Jeffrey KD, Alejandro EU, Luciani DS, Kalynyak TB, Hu X, Li H, Lin Y, Townsend RR, Polonsky KS, Johnson JD: Carboxypeptidase E mediates palmitate-induced β-cell ER stress and apoptosis. Proc Natl Acad Sci. 2008, 105 (24): 8452-8457.
Engin F, Bertin T, Ma O, Jiang MM, Wang L, Sutton RE, Donehower LA, Lee B: Notch signaling contributes to the pathogenesis of human osteosarcomas. Hum Mol Genet. 2009, 18 (8): 1464-1470.
Dailey DD, Anfinsen KP, Pfaff LE, Ehrhart E, Charles JB, Bønsdorff TB, Thamm DH, Powers BE, Jonasdottir TJ, Duval DL: HES1, a target of Notch signaling, is elevated in canine osteosarcoma, but reduced in the most aggressive tumors. BMC Vet Res. 2013, 9 (1): 130-
Olstad OK, Gautvik VT, Reppe S, Rian E, Jemtland R, Ohlsson C, Bruland O, Gautvik KM: Molecular heterogeneity in human osteosarcoma demonstrated by enriched mRNAs isolated by directional tag PCR subtraction cloning. Anticancer Res. 2002, 23 (3B): 2201-2216.
Fritsche‒Guenther R, Noske A, Ungethüm U, Kuban RJ, Schlag PM, Tunn PU, Karle J, Krenn V, Dietel M, Sers C: De novo expression of EphA2 in osteosarcoma modulates activation of the mitogenic signalling pathway. Histopathology. 2010, 57 (6): 836-850.
Han J, Tian R, Yong B, Luo C, Tan P, Shen J, Peng T: Gas6/Axl mediates tumor cell apoptosis, migration and invasion and predicts the clinical outcome of osteosarcoma patients. Biochem Biophys Res Commun. 2013, 435 (3): 493-500.
Azuma K, Tanaka M, Uekita T, Inoue S, Yokota J, Ouchi Y, Sakai R: Tyrosine phosphorylation of paxillin affects the metastatic potential of human osteosarcoma. Oncogene. 2005, 24 (30): 4754-4764.
Noiret M, Audic Y, Hardy S: Expression analysis of the polypyrimidine tract binding protein (PTBP1) and its paralogs PTBP2 and PTBP3 during Xenopus tropicalis embryogenesis. Int J Dev Biol. 2012, 56: 747-753.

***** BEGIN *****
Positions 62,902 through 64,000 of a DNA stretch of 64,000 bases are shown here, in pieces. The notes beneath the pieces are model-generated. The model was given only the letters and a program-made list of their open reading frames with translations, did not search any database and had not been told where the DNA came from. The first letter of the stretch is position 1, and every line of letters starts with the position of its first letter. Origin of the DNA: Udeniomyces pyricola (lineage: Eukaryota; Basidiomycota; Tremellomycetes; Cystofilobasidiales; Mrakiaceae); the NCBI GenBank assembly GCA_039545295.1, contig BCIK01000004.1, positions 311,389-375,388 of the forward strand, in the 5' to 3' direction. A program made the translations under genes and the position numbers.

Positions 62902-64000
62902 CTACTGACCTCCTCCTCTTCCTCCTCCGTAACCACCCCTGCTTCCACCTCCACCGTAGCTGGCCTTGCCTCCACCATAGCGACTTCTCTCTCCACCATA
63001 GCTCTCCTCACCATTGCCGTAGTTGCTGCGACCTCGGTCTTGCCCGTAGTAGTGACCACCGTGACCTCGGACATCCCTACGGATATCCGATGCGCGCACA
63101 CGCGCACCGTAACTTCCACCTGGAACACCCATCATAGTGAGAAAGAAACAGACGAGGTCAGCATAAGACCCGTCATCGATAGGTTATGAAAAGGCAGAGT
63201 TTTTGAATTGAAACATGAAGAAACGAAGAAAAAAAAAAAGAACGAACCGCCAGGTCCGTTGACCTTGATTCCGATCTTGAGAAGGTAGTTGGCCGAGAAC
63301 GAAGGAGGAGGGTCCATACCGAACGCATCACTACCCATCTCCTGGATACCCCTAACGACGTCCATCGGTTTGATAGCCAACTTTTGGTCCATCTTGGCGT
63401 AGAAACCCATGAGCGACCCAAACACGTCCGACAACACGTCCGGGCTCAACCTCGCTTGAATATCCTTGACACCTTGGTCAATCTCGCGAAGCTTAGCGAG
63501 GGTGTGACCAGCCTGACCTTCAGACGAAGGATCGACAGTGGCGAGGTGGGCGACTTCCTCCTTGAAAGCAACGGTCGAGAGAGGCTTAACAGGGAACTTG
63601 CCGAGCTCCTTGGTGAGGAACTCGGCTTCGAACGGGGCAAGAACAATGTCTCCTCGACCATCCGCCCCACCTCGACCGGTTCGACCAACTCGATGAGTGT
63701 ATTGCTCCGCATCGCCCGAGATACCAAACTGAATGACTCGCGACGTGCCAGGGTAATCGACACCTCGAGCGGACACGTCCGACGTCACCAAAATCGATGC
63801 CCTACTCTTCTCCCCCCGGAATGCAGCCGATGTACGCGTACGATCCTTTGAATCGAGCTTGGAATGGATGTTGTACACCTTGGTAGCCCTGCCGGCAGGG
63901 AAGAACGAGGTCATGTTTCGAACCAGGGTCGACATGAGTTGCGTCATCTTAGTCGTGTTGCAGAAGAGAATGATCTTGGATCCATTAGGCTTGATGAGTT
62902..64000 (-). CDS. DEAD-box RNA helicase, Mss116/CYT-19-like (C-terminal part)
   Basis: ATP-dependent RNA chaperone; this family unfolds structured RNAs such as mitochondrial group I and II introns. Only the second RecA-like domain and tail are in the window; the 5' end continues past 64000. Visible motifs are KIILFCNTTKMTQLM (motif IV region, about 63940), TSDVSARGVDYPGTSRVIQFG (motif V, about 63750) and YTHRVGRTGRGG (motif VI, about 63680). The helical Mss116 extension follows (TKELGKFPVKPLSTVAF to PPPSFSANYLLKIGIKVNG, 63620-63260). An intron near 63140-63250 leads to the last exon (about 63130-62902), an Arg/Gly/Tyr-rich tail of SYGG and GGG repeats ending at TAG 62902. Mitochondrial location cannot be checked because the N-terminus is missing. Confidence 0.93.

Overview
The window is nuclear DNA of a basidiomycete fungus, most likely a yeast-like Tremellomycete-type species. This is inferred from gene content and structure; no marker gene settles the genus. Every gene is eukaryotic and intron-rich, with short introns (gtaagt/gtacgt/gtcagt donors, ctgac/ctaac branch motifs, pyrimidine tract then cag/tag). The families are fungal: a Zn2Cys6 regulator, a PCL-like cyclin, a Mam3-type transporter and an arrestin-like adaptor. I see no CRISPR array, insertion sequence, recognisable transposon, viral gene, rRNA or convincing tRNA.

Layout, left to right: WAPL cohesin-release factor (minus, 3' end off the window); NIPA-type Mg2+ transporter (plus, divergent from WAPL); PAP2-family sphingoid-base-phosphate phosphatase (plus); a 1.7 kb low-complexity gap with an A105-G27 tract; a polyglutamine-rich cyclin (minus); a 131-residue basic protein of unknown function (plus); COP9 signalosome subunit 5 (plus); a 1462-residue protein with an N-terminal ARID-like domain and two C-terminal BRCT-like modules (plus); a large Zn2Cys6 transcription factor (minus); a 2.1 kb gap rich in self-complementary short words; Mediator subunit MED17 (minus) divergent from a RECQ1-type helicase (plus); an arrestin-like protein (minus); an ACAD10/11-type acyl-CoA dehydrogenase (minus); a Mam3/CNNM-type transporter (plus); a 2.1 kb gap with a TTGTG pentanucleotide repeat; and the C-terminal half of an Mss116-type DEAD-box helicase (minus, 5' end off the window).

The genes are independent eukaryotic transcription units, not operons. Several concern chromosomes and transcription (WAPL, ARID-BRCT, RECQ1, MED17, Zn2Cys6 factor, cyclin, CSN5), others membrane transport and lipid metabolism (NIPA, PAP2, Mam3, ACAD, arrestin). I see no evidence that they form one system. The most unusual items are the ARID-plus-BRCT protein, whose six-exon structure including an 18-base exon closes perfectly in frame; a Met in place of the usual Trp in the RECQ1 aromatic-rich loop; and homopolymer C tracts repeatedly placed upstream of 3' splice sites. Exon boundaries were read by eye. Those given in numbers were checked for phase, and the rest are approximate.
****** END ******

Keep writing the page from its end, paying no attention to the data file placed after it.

Licatalosi DD, Yano M, Fak JJ, Mele A, Grabinski SE, Zhang C, Darnell RB: Ptbp2 represses adult-specific splicing to regulate the generation of neuronal precursors in the embryonic brain. Genes Dev. 2012, 26 (14): 1626-1642.
The pre-publication history for this paper can be accessed here:http://www.biomedcentral.com/1471-2350/15/80/prepub
This research was supported in part by grants (no. 81260322/H1606 and no.81372322/H1606) from the National Natural Science Foundation of China, a grant (no. 2012FB163) from the Natural Science Foundation of Yunnan Province, a grant (no. 2011FB201) from the Joint Special Funds for the Department of Science and Technology of Yunnan Province-Kunming Medical University, and a grant (no. D-201242) from the specialty fund of high-level talents medical personnel training of Yunnan province.
The authors declare that they have no competing interests.
YZZ carried out study design, advised on all methodological issues, drafted and critically revised the manuscript. CYB, FY and YYH designed the search strategy, screened data sets for analysis, drafted and critically revised the manuscript. ZY conducted data extraction, transformed into tables, drafted and critically revised the manuscript. CYJ and LDQ screened data sets for analysis, accomplished data analysis, drafted and critically revised the manuscript. All authors approved the final version of this manuscript and agreed to be accountable for all aspects of the work.
Zuozhang Yang, Yongbin Chen, Yu Fu, Yihao Yang, Ya Zhang contributed equally to this work.
Electronic supplementary material
Additional file 3: The annotation of the edges connecting the top 10 up-regulated and down-regulated DEGs directly or indirectly.(XLSX 14 KB)
About this article
Cite this article
Yang, Z., Chen, Y., Fu, Y. et al. Meta-analysis of differentially expressed genes in osteosarcoma based on gene expression data. BMC Med Genet 15, 80 (2014). https://doi.org/10.1186/1471-2350-15-80
- Expression data
- Differentially expressed genes